Memphis Symphony Orchestra's Rebirth of a Dream 

Mayor A C Wharton has some ideas about what makes a great city.

"Sometimes folks think a great city is based on tall buildings, wide boulevards, or green parks. And those things are important," he said in a prepared statement commenting on the Memphis Symphony Orchestra's (MSO) Rebirth of the Dream concert, which has been made free for Memphians thanks to the efforts of the MSO's corporate and community partners.

"What really strengthens a city is to know its history," Wharton continued. "To know its story: the good, the bad, and the ugly. Because out of the ugly comes the beautiful."

The ugliness in question is the assassination of Dr. Martin Luther King Jr. at the Lorraine Motel. The potential beauty he refers to is the city of Memphis coming together to attend Rebirth of the Dream, an original symphonic work created by composer/conductor Paul Brantley, inspired by the life and legacy of Dr. King and commissioned by Mei-Ann's Circle of Friends, a philanthropic group formed shortly after the arrival of MSO conductor Mei-Ann Chen.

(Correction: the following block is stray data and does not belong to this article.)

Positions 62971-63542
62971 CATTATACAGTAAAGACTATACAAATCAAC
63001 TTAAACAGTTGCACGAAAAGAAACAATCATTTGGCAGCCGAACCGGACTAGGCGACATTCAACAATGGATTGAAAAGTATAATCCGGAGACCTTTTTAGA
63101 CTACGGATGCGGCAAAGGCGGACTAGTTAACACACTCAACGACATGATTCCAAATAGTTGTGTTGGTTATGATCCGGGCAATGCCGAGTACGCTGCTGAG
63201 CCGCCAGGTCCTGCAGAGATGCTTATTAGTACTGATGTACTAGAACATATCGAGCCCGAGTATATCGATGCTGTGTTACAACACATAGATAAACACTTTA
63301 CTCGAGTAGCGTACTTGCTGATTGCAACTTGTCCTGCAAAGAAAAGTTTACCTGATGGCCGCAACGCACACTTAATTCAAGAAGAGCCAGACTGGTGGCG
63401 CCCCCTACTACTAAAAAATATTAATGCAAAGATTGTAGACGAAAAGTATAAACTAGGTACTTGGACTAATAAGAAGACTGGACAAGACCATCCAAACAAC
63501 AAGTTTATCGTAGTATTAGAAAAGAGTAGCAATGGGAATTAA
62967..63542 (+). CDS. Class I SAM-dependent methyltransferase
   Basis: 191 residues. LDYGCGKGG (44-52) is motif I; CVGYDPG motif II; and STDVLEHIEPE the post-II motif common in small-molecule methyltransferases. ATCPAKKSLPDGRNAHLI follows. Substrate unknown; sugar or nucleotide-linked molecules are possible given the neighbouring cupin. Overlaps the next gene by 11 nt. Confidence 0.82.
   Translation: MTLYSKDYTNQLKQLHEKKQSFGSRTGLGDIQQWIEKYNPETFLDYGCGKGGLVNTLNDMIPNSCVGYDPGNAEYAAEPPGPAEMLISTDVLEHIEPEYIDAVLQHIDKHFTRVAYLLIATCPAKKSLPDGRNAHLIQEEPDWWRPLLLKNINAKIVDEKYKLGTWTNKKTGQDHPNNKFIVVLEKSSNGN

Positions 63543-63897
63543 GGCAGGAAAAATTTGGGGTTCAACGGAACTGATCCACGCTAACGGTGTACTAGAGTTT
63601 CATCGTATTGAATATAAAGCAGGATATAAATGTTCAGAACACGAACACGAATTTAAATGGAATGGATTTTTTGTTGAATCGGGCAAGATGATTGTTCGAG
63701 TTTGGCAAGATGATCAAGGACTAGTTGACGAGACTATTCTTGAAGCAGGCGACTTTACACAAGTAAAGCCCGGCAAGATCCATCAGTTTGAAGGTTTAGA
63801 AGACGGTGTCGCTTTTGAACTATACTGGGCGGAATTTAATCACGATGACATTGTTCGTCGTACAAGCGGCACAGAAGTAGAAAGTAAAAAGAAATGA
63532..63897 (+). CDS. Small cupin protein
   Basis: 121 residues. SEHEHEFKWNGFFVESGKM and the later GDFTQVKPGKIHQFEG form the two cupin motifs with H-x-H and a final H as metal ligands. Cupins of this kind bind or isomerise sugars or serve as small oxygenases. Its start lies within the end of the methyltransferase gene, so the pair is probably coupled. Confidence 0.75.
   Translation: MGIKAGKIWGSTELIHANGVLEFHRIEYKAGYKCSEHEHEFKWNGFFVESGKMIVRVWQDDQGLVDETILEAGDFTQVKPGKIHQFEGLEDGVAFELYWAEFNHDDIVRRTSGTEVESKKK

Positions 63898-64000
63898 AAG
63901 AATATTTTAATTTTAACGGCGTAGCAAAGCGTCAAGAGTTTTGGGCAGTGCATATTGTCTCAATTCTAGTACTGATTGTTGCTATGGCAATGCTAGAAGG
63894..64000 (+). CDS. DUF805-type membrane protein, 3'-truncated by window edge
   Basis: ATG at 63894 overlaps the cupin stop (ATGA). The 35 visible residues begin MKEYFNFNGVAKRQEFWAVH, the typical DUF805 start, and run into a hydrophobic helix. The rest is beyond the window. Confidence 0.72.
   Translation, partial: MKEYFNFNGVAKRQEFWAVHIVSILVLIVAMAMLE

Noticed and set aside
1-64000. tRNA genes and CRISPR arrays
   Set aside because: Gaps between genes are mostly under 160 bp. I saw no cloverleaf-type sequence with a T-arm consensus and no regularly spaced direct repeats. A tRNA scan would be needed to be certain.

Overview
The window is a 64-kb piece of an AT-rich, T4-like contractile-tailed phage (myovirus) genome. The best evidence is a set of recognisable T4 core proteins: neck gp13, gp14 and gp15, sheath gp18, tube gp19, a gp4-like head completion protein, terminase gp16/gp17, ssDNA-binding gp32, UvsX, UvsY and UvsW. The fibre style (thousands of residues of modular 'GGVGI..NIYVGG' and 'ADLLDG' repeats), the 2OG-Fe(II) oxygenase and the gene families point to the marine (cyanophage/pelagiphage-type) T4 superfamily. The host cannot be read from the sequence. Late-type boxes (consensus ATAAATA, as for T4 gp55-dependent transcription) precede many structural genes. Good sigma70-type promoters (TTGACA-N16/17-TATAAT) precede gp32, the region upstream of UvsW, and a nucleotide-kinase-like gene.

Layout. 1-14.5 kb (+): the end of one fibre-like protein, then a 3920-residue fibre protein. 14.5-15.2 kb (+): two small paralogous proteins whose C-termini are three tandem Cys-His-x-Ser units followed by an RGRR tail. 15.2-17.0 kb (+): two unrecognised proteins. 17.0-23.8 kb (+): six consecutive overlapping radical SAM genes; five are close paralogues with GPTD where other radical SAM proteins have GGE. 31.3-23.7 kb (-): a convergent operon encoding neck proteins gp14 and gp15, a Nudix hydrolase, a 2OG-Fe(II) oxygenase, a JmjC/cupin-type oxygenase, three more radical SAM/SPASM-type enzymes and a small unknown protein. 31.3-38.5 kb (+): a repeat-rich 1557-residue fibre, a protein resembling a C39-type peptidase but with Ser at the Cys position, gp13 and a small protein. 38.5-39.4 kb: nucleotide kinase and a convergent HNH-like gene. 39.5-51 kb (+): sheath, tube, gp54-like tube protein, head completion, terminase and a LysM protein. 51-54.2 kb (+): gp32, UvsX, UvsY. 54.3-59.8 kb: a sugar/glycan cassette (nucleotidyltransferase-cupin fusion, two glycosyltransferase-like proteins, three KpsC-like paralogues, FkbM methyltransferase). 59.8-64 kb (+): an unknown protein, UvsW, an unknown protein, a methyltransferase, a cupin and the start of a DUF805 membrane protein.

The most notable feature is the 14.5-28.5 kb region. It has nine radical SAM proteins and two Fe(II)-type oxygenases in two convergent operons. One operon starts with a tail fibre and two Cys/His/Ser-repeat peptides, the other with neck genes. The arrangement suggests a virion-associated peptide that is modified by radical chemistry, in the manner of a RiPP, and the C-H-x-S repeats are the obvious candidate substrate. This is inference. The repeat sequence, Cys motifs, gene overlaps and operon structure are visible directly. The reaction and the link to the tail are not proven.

Brantley has described his work as "a sequence of three movements — Invocation, Meditation, and Affirmation — that moves from an acknowledgement of the community's pain into a vision of hope and action — with hopes of evoking a new narrative for Memphis."

  • Courtesy Memphis Symphony Orchestra
  • Mei-Ann Chen

Rebirth of the Dream is an especially hopeful title for the MSO, which has fallen on hard times and scrambled to raise funds in order to complete its current season. Although a new Masterworks series was announced last week, the future remains uncertain, but maybe, as Mayor Wharton suggests, that struggle will produce some beauty as well.

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